Young People’s Experiences of Reconstruction and the Legacies of the Civil War

Friday, January 5, 2018: 11:10 AM
Columbia 5 (Washington Hilton)
Ben Davidson, New York University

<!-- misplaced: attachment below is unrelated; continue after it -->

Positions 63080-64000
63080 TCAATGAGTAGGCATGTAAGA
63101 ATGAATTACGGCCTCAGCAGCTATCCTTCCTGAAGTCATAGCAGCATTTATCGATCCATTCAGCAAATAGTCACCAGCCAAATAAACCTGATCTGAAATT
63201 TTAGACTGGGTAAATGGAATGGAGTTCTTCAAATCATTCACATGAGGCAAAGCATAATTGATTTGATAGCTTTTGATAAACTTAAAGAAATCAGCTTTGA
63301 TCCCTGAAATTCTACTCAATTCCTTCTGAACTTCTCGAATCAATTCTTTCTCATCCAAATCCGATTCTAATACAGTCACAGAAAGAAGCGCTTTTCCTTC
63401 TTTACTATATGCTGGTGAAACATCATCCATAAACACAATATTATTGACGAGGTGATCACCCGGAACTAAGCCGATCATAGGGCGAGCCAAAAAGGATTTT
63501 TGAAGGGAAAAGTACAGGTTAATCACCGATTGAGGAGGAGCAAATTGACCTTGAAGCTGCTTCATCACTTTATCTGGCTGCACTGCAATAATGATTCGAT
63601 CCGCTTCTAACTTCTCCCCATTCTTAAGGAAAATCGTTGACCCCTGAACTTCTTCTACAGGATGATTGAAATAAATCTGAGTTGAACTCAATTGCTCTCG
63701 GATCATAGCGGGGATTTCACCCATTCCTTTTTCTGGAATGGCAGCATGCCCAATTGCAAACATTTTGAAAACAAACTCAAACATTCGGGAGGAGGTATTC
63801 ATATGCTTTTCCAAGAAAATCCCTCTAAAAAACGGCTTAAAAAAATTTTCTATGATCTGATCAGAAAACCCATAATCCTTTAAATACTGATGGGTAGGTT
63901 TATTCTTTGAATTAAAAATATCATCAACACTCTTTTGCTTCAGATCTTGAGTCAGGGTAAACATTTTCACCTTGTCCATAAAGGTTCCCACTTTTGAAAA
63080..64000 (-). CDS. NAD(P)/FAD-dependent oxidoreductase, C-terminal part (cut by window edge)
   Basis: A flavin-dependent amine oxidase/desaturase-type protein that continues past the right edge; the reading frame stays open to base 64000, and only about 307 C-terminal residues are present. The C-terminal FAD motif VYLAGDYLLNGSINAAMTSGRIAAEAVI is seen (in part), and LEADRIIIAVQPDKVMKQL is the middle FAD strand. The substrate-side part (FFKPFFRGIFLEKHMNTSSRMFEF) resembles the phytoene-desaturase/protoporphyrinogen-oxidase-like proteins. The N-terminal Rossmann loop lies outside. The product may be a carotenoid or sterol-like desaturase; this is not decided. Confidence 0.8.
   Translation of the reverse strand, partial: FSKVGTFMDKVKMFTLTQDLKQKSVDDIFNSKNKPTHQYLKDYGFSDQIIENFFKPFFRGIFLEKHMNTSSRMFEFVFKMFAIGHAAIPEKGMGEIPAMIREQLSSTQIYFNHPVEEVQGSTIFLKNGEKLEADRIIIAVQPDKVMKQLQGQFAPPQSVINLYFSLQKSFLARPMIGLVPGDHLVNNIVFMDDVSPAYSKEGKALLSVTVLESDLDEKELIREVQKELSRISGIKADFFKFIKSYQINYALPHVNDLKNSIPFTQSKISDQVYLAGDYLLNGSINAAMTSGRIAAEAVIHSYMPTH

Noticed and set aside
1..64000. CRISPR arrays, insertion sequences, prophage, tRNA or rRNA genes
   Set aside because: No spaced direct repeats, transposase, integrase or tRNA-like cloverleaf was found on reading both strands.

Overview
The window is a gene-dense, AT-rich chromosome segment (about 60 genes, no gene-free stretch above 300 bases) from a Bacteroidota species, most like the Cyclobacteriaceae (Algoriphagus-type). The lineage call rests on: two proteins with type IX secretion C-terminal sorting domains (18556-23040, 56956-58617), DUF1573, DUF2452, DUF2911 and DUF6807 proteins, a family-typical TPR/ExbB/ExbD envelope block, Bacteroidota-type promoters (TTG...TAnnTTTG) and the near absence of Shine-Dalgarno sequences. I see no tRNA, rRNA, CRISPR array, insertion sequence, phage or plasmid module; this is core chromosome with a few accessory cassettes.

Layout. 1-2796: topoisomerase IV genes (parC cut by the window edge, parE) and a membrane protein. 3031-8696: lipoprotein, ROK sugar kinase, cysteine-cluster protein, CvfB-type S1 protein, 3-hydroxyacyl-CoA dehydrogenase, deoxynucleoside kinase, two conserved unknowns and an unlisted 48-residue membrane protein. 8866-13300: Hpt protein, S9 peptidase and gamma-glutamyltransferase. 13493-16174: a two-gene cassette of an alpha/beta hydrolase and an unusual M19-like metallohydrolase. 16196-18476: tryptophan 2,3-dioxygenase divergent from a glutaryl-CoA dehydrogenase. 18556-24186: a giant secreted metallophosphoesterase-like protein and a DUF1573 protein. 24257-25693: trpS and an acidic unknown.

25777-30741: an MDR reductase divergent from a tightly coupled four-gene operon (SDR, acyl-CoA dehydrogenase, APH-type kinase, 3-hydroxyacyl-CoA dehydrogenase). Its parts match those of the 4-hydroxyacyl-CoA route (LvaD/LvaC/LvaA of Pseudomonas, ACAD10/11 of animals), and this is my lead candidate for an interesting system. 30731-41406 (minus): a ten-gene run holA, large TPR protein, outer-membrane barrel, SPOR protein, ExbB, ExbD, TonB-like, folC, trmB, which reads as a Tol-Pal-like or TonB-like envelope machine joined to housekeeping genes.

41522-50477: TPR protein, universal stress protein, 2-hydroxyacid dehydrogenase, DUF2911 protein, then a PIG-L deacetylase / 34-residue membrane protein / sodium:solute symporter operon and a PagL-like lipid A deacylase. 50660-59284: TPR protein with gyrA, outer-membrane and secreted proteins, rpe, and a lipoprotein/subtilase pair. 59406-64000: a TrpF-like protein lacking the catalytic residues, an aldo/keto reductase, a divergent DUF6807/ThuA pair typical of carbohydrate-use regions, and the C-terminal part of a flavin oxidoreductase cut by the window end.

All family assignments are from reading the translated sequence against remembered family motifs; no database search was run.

This paper explores how Civil War experiences were transformed into politically salient memories during Reconstruction by those who had been children during the war. The first generation of black and white children to grow up after the end of slavery used memories of the conflict to shape ideas of freedom in particular. Conceptions of freedom and memories of the war were closely tied to questions of regional identity as well, and I attend to the ways in which mobility within regions, or a lack thereof, could both harden and restructure beliefs about what freedom meant and how the war should be remembered. My paper traces the experiences of freedwomen and men who attended school for the first time during Reconstruction, alongside those of a range of black and white northerners and southerners who remained at home or moved as far away as California, Japan, and France. I demonstrate how we must consider conflicts among black and white southerners over ideas of freedom as influenced not simply by memories in general, but specifically by memories of formative, and traumatic, childhoods. In addition to reshaping the stories we tell about the Reconstruction era, examining the memories and experiences of young people in the postwar period ultimately helps us to better understand the adult actors at the heart of violent late-nineteenth-century conflicts over the citizenship rights of African Americans.
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